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one of the best articles ,this article really help me,
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Get him the element of surprise just keep telling him "it's a secret" and when it comes to the big day... Surprise! i didn't get you anything! He won't see that coming
Great designs! And such a gift is a great idea. Thanks! I haven't found a present for my girlfriend yet, so I'm glad that I've read your post. I will choose the best design, order a T-shirt and add a bouquet of her favourite white roses from Valentine's Day Flowers store https://flowershopn5.com/collections/st-vlentine (this is the best delivery service in Los Angeles, in my opinion). I hope all this will make her happy.
Openness, transparency and asynchronicity. Those are the keys to me. (Please press play here for and ASMR experience of asynchronicity https://en.wiktionary.org/wiki/asynchronicity.) Hopefully this doesn't come through as a GitLab advert. It is just my experience in this company and, like Matthew, as a person with already years of experience in remote, I may have a somewhat vetted opinion about it.
I really liked the text and would just like to chip in my two cents on why GitLab's remote culture works. I obviously work for GitLab. To me it's fundamental that you know how to operate in a company. Working in product marketing requires one to be part of Sales, part of Marketing (acquisition and field, that is) and part of Product. I know exactly what these three enormous areas of the company are doing because of the handbook. The handbook? Yes, the hand book https://about.gitlab.com/handbook/. More than a remote company we are a handbook-first company: we are hear to learn and share. We publish how we operate in a more than 3000 page long handbook precisely for anyone to look up and contribute. Back to my Product Marketing challenge, I would look up what Sales, Marketing or Product is up to here: https://about.gitlab.com/handbook/#marketing, https://about.gitlab.com/handbook/#product, https://about.gitlab.com/handbook/#sales.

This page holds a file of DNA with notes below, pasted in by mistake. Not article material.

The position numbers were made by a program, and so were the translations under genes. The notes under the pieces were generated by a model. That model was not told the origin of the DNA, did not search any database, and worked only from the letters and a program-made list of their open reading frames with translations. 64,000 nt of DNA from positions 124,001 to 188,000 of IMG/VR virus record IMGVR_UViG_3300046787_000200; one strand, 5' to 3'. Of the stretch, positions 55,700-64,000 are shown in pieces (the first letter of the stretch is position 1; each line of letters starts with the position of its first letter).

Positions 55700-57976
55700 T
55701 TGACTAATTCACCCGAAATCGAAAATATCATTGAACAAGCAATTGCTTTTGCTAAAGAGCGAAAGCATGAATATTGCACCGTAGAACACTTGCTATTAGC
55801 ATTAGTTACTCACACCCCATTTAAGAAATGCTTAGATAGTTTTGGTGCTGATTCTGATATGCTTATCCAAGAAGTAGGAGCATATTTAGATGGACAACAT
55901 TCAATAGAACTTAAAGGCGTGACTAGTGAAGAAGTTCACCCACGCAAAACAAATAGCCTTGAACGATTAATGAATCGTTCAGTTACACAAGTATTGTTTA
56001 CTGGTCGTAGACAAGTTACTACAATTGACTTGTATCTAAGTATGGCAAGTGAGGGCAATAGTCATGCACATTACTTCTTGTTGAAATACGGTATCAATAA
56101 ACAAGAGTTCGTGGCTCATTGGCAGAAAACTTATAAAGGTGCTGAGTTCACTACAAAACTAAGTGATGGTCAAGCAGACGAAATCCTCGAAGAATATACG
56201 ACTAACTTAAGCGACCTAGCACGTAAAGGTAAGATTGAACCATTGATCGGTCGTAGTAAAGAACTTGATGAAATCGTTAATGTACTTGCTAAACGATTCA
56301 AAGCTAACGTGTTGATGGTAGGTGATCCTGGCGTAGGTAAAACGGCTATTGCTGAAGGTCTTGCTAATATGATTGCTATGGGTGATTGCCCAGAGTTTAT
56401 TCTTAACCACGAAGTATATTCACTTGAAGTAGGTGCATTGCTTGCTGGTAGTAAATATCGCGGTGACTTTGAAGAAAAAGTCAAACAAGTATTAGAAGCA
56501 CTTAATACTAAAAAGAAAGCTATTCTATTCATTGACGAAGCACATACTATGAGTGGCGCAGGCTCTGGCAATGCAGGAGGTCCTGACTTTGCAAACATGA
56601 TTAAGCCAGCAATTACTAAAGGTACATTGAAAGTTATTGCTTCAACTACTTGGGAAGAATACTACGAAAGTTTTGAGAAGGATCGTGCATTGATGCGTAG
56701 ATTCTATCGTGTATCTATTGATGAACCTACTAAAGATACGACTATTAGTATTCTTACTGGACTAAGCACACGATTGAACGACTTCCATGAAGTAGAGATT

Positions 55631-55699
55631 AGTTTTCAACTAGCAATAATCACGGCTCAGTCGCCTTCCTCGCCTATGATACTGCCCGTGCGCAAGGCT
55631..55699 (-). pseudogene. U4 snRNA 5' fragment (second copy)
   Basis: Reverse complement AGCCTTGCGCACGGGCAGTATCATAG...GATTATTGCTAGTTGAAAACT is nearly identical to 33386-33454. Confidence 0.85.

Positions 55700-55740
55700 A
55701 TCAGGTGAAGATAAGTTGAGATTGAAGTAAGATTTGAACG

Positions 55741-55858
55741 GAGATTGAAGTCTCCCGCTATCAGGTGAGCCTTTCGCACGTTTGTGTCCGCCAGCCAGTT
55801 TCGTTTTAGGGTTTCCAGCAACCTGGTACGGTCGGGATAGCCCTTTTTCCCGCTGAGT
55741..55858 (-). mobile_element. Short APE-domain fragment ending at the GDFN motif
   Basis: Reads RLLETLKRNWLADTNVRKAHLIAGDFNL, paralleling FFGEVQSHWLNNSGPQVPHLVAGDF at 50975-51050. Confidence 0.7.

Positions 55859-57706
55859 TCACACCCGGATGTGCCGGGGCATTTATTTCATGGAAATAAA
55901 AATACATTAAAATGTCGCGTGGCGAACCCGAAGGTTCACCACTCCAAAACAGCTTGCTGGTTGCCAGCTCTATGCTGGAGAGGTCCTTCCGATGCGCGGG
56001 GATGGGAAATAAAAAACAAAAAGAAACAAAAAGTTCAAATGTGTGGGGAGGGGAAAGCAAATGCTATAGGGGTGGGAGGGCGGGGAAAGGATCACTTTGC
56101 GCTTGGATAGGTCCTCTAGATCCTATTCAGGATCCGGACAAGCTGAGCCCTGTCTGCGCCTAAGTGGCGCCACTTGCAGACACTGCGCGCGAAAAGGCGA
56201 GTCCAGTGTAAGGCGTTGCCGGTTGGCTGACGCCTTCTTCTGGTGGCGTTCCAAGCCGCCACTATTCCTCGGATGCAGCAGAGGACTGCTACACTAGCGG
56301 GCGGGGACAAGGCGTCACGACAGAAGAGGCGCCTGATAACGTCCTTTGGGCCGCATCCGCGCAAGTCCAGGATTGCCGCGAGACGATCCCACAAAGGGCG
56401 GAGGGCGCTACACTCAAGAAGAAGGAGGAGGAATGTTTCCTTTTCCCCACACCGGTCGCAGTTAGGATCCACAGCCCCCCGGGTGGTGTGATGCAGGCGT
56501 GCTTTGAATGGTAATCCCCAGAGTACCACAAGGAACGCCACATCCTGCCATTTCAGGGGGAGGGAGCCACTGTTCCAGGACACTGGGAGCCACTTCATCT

If I want deeper visibility I can always attend their group calls in which not only I am allowed but I am encouraged too to make questions, request visibility and eventually raise an issue to collaborate across teams and track the progress and eventual success. This can be done asynchronously through our Youtube channels, where these calls are uploaded.
These two points, only address the operational part. However, communication and humanity is what holds this together. In person meeting changes everything. Completely. Social meetings, coffee chats and so many other interactions between colleagues as well company meetups, local, regional, and global are happening almost constantly across the company. Communication is clear and opinions (with feelings attached) are usually put forward expressively and respectfully. More than over communicate, as Matthew says, I believe the key here is again process transparency: let everyone know what the process looks like and where you are at.
The ultimate level of the human part is encouraging everyone to take time off. Despite working from home or, in fact, precisely because we work from home it is difficult to take time off. I mean it. GitLab managers, encourage, nudge and push one gently to take time off. Regularly and for no "official" reason. Again, be transparent about it, like Matthew's calendar screenshot.
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